BU HC 752 Bio of Disease Fall 2011-Week 2.3 and 2.4

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Genomic Replication and Inheritence Congenital and Hereditary Diseases

Cell Cycle

an orderly process during which a parent cell divides into genetically identical daughter cells.

2 parts: interphase and cell division

2 main parts of cell cycle

-Interphase: Most of cell cycle spent here; divided into 3 stages
G1: before DNA synthesis
S: DNA synthesis
G2: after DNA synthesis

-Cell division: mitosis and cytokinesis

Mitosis

is the phase of the cell cycle phase when chromosomal duplication and cell division result in 2 daughter cells receiving exactly the same # and kinds of chromosomes as a parent cell (dipoid->diploid)
-the physiological process of growth, repair, and immune response require cells to undergo mitosis and multiply.

Meiosis

is a process of chromosomal reduction and cell division that ultimatly results in the formation of 4 genetically different daughrer cells, each with half as many chromosomes as the parent cell (diploid->haploid)
-involves 2 divisions: meiosis I and meiosis II
-takes place to form gametes, the haploid sperm and egg

Fertilization

the fusion of the chromosomal content of the haploid sperm and egg to form a diploid embryo (zygote-cell resulting from the union of egg and sperm)

Mitosis Process

Duplication:
-occurs during interphase when the DNA making up the entire genome replicates with enzyme unzipping each of the 2 parental strands, new nucleotides move in to compliment each parental strand and join together to make a new DNA strand. Each parent serves as a template for a new strand. 2 sister chromatids held together at centromere completing reproduction of genetic info to be transmitted to next generation of cells.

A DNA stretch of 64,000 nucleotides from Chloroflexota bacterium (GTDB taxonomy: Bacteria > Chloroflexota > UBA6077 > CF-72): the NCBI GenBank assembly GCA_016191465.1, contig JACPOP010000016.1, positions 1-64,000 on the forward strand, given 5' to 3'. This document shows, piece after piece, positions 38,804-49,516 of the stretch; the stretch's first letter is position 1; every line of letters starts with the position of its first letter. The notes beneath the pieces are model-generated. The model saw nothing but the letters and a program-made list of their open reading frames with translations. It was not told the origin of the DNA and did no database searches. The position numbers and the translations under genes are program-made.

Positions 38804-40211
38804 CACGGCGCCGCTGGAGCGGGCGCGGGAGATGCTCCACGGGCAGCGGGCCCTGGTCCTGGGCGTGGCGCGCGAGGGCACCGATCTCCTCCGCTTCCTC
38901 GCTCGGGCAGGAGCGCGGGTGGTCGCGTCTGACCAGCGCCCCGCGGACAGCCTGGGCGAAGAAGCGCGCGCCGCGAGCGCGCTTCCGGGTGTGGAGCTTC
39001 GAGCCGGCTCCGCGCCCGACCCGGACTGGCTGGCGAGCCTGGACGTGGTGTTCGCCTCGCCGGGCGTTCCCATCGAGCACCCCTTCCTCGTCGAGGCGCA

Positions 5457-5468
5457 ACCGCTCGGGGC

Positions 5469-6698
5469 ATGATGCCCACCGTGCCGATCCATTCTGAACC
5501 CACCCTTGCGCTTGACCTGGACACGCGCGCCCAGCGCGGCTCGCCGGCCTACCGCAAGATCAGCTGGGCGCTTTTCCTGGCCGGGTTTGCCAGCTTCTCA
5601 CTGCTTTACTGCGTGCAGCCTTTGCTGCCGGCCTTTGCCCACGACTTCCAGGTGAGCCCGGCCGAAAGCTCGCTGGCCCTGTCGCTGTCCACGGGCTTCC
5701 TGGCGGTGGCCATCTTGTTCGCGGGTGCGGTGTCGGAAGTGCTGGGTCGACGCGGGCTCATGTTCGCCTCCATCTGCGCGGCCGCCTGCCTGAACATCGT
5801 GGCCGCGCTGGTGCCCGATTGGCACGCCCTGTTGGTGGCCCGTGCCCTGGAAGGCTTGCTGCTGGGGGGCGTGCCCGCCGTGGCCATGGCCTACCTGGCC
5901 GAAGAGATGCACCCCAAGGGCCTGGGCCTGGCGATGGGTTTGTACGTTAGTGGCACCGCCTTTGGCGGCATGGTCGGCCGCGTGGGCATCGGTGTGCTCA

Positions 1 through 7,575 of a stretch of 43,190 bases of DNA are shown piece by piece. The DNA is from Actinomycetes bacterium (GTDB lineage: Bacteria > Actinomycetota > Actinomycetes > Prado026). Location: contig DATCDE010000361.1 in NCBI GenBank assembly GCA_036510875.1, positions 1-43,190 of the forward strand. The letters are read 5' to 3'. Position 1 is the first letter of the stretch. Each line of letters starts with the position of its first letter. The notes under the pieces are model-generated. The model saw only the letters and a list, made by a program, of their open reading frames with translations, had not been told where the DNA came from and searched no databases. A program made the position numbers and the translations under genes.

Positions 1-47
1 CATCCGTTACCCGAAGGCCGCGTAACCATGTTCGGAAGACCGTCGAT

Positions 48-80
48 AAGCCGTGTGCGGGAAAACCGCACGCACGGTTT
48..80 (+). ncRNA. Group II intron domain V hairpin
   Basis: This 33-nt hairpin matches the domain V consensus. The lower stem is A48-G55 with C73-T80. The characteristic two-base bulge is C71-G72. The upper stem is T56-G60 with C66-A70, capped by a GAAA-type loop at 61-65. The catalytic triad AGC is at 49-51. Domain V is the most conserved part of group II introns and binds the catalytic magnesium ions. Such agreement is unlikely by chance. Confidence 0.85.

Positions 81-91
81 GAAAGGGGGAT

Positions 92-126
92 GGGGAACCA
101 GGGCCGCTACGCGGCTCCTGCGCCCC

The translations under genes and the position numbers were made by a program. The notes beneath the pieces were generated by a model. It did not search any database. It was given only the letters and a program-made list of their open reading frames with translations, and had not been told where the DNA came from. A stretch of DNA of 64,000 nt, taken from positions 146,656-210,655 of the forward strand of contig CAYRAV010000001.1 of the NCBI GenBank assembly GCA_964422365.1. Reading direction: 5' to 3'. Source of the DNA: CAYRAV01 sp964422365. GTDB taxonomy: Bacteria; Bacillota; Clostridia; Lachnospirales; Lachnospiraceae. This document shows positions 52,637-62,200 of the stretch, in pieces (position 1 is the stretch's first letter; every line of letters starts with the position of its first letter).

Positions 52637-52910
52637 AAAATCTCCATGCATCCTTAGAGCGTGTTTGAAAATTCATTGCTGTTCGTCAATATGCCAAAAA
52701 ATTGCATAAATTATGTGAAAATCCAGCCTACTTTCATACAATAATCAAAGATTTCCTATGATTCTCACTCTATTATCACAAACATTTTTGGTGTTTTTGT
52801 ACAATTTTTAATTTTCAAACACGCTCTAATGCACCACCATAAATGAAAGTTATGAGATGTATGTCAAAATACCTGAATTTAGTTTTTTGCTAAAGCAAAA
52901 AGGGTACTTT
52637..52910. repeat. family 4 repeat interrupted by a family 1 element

Division: nuclear contents divide and sister chromatids divide to become 2 individual chromosomes, one for each daughter cell. Each daughter cell gets a complete set of chromosomes and is diploid (2n), then cytokinesis occurs with the division of the parents cytoplasm

Meiosis I process

homologous chromosomes (one from each parent) pair together in synapsis.
-non-sister chromatids often exchange material (aka crossing over or recombination)
-next, homologous chromosomes of each pair separate, each daughter cell receiving one member of each pair
-reduces the # of chromosomes to half so each daughter cell haploid (1n)
-random distribution (aka independent assortment) of maternal and paternal homologous chromosomes to the daughter cells

Meiosis II process